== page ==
TSA Blog. 18th February 2016
One of our key themes for 2016 is Connected Care, Connected Homes and Connected Communities. We will be exploring this theme throughout 2016 at events, summits and conferences.
We will be looking for the best of what works and learning from what doesn’t and continually coming back to our theme in blogs, eLink and our new white papers.
You can tell us anytime about examples, case studies, awards and we will be monitoring news articles, journals and social media to find them too.
It is all part of our comprehensive service to keep all of our members informed and at the forefront of the rapid pace of technology enabled care products and services that could support the health and wellbeing of people across the UK.
We will be discussing the ideas and successes with the four nation governments looking for action to move to a more citizen and patient-centred approach where technology can prevent problems and crises wherever possible.
Helping people get back home safely from hospital and preventing admissions in the first place.
With pressures on health, housing and care and £22bn of efficiencies to be found in England alone, those savings can only come from working in a different way.
That means getting citizens, patients, carers, families and communities more involved in their health and wellbeing - where the home and community is the place where ‘health’ happens rather than hospital where ‘healthcare’ happens.
The theme recognises the importance of keeping people healthy, active, safe and well – living independently in their chosen homes and communities and connected to their social networks.
- It recognises the value of a wide range of health, social care and housing services in providing help and support when needed.
- It recognises the growing importance of technology in supporting consumer choice in 21st century lifestyles.
- It recognises the importance of prevention and early intervention whenever possible.
- It recognises the proven and cost-effective benefits of technology enabled care, digital health, wearable and smart home technologies.
So let’s think in a bit more detail about what ‘Connected Care, Connected Homes and Connected Communities’ actually could mean?
- recognises that care needs to be connected – shared records, coordinated health and care services, care navigators, online help and advice, connections to support self-care for long term conditions, connections to respond to alerts and emergencies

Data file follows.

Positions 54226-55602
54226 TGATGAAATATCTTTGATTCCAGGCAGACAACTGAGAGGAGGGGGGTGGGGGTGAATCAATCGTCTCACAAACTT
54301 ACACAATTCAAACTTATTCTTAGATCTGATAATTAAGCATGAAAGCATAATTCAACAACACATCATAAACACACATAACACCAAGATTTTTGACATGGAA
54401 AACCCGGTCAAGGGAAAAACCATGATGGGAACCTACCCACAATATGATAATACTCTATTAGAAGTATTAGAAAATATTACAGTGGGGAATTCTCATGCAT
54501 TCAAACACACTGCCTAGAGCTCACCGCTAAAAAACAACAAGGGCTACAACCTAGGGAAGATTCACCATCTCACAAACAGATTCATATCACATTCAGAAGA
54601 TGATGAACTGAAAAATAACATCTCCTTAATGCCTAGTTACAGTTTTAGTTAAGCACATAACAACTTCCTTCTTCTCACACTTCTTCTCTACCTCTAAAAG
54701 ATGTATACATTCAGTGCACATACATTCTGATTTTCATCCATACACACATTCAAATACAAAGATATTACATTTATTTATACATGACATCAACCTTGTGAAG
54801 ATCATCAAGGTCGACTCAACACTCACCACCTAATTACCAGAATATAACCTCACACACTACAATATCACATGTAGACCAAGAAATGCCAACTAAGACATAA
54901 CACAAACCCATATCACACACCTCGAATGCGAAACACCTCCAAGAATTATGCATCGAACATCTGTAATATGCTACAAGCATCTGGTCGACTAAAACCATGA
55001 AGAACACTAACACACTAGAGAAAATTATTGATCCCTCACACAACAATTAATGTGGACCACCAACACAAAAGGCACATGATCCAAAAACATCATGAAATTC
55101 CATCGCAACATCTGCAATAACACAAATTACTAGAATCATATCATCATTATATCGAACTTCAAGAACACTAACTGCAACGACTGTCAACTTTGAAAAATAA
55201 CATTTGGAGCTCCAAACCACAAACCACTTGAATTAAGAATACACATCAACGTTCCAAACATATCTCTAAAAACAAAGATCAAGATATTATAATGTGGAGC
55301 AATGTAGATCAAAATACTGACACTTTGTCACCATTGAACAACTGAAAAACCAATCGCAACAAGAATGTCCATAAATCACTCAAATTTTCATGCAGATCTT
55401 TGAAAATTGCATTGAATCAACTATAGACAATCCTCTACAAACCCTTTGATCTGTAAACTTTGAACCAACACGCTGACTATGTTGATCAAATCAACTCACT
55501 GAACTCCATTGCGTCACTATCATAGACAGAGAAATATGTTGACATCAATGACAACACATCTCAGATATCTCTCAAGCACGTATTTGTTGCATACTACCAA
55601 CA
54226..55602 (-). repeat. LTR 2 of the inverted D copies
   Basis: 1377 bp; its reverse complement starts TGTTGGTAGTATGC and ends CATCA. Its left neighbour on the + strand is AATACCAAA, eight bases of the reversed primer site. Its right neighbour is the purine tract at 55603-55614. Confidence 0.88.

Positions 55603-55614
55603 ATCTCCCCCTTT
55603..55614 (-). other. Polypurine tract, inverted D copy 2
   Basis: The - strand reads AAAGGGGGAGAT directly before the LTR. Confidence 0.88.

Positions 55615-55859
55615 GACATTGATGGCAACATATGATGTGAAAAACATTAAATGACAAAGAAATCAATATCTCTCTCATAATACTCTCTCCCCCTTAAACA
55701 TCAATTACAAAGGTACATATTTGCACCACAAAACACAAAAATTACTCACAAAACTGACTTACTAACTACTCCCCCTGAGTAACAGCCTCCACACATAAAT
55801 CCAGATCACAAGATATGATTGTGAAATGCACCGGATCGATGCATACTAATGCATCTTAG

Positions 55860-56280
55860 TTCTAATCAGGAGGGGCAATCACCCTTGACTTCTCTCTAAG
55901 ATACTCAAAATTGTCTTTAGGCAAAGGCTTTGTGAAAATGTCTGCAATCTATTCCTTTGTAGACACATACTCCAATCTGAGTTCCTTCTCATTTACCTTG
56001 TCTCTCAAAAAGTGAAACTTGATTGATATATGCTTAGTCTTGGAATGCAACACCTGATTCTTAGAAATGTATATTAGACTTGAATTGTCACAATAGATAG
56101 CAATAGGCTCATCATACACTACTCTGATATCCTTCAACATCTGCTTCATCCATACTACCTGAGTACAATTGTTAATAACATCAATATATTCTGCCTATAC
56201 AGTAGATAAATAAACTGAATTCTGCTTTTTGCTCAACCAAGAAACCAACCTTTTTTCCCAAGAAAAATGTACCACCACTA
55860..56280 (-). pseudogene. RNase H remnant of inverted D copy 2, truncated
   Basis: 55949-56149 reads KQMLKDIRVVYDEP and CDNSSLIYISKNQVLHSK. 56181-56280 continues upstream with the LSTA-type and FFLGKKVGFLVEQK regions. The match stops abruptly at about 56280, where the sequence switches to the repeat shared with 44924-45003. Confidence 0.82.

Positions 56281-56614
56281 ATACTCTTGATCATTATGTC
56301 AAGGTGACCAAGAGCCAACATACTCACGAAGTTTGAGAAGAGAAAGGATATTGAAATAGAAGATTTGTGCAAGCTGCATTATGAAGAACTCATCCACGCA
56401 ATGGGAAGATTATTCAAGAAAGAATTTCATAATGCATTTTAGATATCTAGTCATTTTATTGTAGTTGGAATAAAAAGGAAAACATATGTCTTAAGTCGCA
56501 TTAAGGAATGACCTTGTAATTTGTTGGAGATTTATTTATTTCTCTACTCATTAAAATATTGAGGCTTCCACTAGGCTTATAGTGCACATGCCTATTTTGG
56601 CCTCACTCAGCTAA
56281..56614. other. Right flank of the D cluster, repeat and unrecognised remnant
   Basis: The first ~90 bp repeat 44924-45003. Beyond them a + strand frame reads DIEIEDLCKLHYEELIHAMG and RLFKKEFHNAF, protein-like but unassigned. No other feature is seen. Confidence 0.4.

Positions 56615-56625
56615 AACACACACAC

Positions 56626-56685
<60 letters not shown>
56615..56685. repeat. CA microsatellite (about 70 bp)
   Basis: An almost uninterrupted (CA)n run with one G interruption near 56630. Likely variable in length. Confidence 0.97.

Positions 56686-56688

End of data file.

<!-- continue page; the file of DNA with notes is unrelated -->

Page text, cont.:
- recognises that many people want to track their activity levels and vital signs – taking responsibility for their own health and wellbeing and working in partnership with their health and care practitioners to improve outcomes
- recognises that appropriate care and support should be provided at convenient times and that carers and family should be supported too
- recognises that people want to connect using convenient technology platforms and in the future they may want to use virtual assistants and care robots to help coordinate and support their care
- recognises that many people will want to use personal health and care budgets as well as their own resources to pay for digital health and technology enabled care in addition to state provided services
- recognises that many people will always value face to face contact and some people will not want to engage digitally – we need connected care solutions for everyone
- recognises the importance of ‘ageing in place’ and ‘ageing better’ - people want to avoid hospitals and institutional care if possible and remain safe and secure in their own homes where equipment, devices and sensors can be used to maintain and support their lifestyles where they are useful and make a difference
- recognises that home devices should be accessible, easy to set up and need to be able to connect to each other and to external services where necessary
- recognises that technology supports home adaptations and independent living for people with disabilities
- recognises that people need social contact and that technology should not lead to isolation
- recognises the importance of contact with carers, friends, family and health/care practitioners as part of social networks to share information (e.g. about their conditions) and reduce loneliness
- recognises the importance of organisations and citizens working in partnership to leverage the assets of local and virtual communities
- recognises that the state should support digital literacy and inclusion as well as provide Wi-Fi/internet access to support health and care services
- recognises that local citizens and communities should have access to detailed information about a wide range of digital health and technology enabled care services
- recognises that industry and providers have important benefits and case study information to share as part of the wider technology-enabled care community
- recognises that community champions and advocates can support those who need help with digital access to services so that nobody is left out
So how can you get involved?
There are many ways in which you can get involved – talk to us at local events, join us and discuss at our summits and conferences, call us, e-mail us, send a tweet (@TSAVoice and #TECSVoice).
We’ll get all of your ideas, examples and innovations together and share them widely.